98th Infantry Division, WW II

 Welcome to the 98th Infantry Division

 WW II Veterans Website

This Website is offered to help support and preserve the legacy of the U.S. Army's 98th "Iroquois" Infantry Division.  The content provided will assist those seeking information on the activities and destiny of Iroquois soldiers in World War II.  It is hoped that as you visit this site you will find pieces of history from your own service or those of a loved one, will inspire you to contribute to the Division's history by offering memories, stories or photos that can be added to this site.

The 98th Infantry Division has the distinction of being the only active Infantry Division during World War 2 not to be committed to battle.  While many Iroquois soldiers did experience battle with other units, only approx. 200 soldiers from the 98th Division were involved in combat operations.  This fact does not limit or reduce the sacrifice made be each soldier to do his duty when called upon. 

- Brief 98th Division History -

- World War I -

The 98th Division first came into existence during the final months of the first world war. On July 23, 1918 the War Department initiated the organization of the 98th Division. The Division, (less the 195th Inf. Brigade) was to be organized at Camp McClellen, Ala., with the 195th Inf. Brigade being organized in France. The organization got as far as naming a Chief of Staff; Col. Jennings W. Wilson on Oct. 1, 1918, along with a few additional staff officers. With the end of the war on Nov. 11, 1918, the division was demobilized on Nov. 30, 1918. The WW I composition of the 98th Division was to include the following units but was never accomplished.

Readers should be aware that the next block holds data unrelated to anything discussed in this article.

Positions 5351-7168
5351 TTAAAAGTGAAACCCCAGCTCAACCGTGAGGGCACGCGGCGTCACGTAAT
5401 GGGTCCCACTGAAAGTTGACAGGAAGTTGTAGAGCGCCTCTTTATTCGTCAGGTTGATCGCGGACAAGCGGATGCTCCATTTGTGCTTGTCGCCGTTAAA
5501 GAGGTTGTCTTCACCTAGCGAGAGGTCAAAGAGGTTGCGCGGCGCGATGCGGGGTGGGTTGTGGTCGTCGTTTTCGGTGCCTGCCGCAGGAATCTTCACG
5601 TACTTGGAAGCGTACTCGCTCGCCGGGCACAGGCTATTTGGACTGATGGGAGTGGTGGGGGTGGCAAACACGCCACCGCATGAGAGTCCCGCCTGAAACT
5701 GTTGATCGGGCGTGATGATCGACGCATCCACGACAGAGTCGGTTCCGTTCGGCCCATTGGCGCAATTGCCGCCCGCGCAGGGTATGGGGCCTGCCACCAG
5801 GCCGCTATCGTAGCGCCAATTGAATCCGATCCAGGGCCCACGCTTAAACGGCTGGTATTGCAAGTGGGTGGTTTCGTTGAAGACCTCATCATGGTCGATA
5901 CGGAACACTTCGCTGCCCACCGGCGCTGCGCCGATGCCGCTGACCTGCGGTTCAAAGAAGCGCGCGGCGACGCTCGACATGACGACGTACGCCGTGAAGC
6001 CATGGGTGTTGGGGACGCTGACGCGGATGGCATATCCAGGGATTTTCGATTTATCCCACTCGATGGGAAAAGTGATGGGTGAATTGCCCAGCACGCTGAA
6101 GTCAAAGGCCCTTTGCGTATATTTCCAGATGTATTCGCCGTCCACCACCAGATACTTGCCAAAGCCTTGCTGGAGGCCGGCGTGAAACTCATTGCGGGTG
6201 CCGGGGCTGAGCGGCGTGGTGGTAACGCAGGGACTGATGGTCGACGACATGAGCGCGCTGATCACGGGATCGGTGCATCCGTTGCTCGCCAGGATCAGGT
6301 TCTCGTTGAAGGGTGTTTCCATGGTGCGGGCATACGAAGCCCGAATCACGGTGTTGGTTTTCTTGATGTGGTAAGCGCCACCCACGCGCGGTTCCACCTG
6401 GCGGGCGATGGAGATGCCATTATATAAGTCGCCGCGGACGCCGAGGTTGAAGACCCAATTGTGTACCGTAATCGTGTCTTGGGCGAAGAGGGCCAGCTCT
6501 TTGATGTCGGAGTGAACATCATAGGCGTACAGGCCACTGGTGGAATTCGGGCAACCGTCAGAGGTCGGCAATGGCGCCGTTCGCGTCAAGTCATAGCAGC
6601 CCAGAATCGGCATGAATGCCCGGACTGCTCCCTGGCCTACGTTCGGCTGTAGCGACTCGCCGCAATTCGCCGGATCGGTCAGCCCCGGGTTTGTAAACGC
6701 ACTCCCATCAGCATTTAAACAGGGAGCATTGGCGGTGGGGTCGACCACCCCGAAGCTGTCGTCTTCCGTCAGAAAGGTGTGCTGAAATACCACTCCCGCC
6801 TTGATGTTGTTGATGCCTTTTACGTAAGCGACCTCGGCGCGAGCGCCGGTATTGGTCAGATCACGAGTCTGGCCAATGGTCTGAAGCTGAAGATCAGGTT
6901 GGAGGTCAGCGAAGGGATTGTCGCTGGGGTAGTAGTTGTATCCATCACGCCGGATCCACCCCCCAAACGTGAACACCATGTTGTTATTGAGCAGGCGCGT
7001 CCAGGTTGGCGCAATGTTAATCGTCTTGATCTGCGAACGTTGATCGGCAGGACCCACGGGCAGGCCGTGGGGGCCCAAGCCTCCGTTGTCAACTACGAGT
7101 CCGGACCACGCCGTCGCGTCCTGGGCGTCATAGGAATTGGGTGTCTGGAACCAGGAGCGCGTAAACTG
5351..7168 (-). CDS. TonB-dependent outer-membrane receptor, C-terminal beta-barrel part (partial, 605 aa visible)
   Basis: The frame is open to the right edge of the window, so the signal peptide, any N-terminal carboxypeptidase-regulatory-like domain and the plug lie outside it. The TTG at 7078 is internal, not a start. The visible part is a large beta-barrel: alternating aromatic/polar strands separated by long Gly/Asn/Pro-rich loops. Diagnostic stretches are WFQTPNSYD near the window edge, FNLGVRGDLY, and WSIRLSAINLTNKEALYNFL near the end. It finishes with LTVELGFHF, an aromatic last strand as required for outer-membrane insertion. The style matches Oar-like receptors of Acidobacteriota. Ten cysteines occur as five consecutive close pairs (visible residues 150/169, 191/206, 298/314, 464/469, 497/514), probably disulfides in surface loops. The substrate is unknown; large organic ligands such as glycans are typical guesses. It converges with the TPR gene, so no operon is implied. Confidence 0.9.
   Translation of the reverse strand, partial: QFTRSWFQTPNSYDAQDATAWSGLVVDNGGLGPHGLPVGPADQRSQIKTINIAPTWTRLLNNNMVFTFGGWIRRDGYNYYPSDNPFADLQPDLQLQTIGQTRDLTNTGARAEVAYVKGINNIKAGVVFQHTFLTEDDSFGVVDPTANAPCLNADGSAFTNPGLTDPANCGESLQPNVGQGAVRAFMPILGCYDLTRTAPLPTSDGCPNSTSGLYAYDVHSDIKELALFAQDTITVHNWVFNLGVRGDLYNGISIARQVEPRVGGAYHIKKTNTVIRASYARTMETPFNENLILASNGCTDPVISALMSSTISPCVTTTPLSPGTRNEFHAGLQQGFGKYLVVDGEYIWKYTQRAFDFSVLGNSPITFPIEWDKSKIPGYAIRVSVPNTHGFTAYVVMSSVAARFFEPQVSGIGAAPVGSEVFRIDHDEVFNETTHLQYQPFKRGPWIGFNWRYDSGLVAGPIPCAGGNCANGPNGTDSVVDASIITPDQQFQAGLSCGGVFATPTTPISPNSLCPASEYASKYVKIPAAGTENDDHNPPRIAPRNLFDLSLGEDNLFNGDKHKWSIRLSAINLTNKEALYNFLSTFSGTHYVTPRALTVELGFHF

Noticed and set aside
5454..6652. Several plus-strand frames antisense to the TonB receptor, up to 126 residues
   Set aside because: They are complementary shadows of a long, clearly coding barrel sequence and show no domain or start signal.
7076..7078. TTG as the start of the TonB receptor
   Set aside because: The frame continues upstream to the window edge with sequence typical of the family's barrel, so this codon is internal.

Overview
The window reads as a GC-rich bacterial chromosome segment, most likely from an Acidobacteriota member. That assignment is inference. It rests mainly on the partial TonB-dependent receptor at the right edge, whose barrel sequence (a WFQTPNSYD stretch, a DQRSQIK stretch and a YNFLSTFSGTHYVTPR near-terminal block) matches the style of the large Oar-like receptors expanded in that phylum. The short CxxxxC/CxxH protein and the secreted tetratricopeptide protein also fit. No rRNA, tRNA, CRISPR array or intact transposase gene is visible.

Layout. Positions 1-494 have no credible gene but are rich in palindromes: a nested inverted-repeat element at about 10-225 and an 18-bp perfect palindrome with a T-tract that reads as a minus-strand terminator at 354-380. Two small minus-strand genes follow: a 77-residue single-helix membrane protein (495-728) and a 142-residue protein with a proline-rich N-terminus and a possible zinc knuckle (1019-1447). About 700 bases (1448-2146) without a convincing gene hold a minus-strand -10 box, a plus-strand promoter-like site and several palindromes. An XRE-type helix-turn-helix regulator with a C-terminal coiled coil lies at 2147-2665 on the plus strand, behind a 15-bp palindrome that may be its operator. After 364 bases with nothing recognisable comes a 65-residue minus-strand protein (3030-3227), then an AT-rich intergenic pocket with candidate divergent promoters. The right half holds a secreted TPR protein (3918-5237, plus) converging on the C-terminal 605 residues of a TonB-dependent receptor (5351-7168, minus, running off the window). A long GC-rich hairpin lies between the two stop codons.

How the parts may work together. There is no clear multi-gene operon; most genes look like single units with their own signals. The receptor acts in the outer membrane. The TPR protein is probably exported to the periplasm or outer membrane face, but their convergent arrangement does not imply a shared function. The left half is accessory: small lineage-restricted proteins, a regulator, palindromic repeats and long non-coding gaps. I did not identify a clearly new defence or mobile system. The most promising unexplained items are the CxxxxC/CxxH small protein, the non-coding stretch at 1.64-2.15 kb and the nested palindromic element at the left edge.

• 195th Inf. Brigade: 389th & 390th Inf., 368th Machine Gun Bn.
  • 196th Inf. Brigade: 391st & 392nd Inf., 369th Machine Gun Bn.
  • 173rd Field Artillery Brigade: 367th , 368th & 369th FA, 26th Trench Mortar Battery.
  • Divisional Troops; 367th Machine Gun Bn., 323rd Engineers,, 623rd Field Signal Bn., Headquarters Troops.
  • Trains:  323rd Train Headquarters & Military Police, 323rd Ammunition Train, 323rd Supply Train, 323rd Engineer Train, 323rd Sanitation Train.

- World War II -

 Activated on September 15, 1942, the division trained at Camp Breckinridge, Kentucky, participated in the Second Army's Tennessee Maneuvers and conducted post-maneuver training at Camp Rucker, Alabama, before departing from Seattle, Washington for the Hawaiian Islands in April 1944.

          

When the 98th Division arrived in Hawaii, under the command of Maj. Gen. George W. Griner, it was given ground defense responsibility for the Islands of Kauai and Maui. The 389th  and 390th Regimental Combat Teams (RCT's)  were sent to Kaui and the 391st RCT went to Maui. In May the battalions from the 389th and 390th participated in amphibious and jungle training.